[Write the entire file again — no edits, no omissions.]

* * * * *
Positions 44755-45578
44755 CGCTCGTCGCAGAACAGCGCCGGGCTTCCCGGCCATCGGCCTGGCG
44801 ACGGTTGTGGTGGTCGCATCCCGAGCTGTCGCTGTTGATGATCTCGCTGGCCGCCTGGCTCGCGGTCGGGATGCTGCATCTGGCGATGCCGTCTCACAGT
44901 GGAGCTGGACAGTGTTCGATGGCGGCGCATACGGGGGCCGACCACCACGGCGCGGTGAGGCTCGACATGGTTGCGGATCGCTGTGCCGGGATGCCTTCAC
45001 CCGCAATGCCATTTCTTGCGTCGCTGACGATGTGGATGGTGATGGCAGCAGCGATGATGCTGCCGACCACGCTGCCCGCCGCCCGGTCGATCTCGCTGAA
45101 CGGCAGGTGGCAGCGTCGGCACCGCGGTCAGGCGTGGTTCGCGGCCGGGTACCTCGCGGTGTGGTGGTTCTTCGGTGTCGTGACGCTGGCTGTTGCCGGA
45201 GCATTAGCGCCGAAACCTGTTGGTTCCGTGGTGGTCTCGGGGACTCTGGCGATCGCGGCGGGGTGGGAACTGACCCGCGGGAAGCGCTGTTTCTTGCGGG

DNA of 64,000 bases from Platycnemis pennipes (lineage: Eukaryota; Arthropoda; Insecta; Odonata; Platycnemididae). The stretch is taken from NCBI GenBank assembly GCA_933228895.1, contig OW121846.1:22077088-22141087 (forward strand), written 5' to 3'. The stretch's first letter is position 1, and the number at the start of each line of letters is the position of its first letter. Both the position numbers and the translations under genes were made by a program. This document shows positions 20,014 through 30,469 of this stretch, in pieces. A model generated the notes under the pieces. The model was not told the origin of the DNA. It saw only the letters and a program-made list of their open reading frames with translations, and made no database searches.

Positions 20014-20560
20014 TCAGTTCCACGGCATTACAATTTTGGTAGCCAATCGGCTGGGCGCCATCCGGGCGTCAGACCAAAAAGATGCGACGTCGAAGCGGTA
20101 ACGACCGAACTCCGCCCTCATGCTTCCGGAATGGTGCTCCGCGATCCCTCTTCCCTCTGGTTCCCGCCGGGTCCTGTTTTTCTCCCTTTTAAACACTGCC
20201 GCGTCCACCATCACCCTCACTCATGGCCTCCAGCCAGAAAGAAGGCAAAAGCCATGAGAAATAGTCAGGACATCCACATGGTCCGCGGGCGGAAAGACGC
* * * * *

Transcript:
Positions 44755-45578
44755 CGCTCGTCGCAGAACAGCGCCGGGCTTCCCGGCCATCGGCCTGGCG
44801 ACGGTTGTGGTGGTCGCATCCCGAGCTGTCGCTGTTGATGATCTCGCTGGCCGCCTGGCTCGCGGTCGGGATGCTGCATCTGGCGATGCCGTCTCACAGT
44901 GGAGCTGGACAGTGTTCGATGGCGGCGCATACGGGGGCCGACCACCACGGCGCGGTGAGGCTCGACATGGTTGCGGATCGCTGTGCCGGGATGCCTTCAC
45001 CCGCAATGCCATTTCTTGCGTCGCTGACGATGTGGATGGTGATGGCAGCAGCGATGATGCTGCCGACCACGCTGCCCGCCGCCCGGTCGATCTCGCTGAA
45101 CGGCAGGTGGCAGCGTCGGCACCGCGGTCAGGCGTGGTTCGCGGCCGGGTACCTCGCGGTGTGGTGGTTCTTCGGTGTCGTGACGCTGGCTGTTGCCGGA
45201 GCATTAGCGCCGAAACCTGTTGGTTCCGTGGTGGTCTCGGGGACTCTGGCGATCGCGGCGGGGTGGGAACTGACCCGCGGGAAGCGCTGTTTCTTGCGGG

DNA of 64,000 bases from Platycnemis pennipes (lineage: Eukaryota; Arthropoda; Insecta; Odonata; Platycnemididae). The stretch is taken from NCBI GenBank assembly GCA_933228895.1, contig OW121846.1:22077088-22141087 (forward strand), written 5' to 3'. The stretch's first letter is position 1, and the number at the start of each line of letters is the position of its first letter. Both the position numbers and the translations under genes were made by a program. This document shows positions 20,014 through 30,469 of this stretch, in pieces. A model generated the notes under the pieces. The model was not told the origin of the DNA. It saw only the letters and a program-made list of their open reading frames with translations, and made no database searches.

Positions 20014-20560
20014 TCAGTTCCACGGCATTACAATTTTGGTAGCCAATCGGCTGGGCGCCATCCGGGCGTCAGACCAAAAAGATGCGACGTCGAAGCGGTA
20101 ACGACCGAACTCCGCCCTCATGCTTCCGGAATGGTGCTCCGCGATCCCTCTTCCCTCTGGTTCCCGCCGGGTCCTGTTTTTCTCCCTTTTAAACACTGCC
20201 GCGTCCACCATCACCCTCACTCATGGCCTCCAGCCAGAAAGAAGGCAAAAGCCATGAGAAATAGTCAGGACATCCACATGGTCCGCGGGCGGAAAGACGC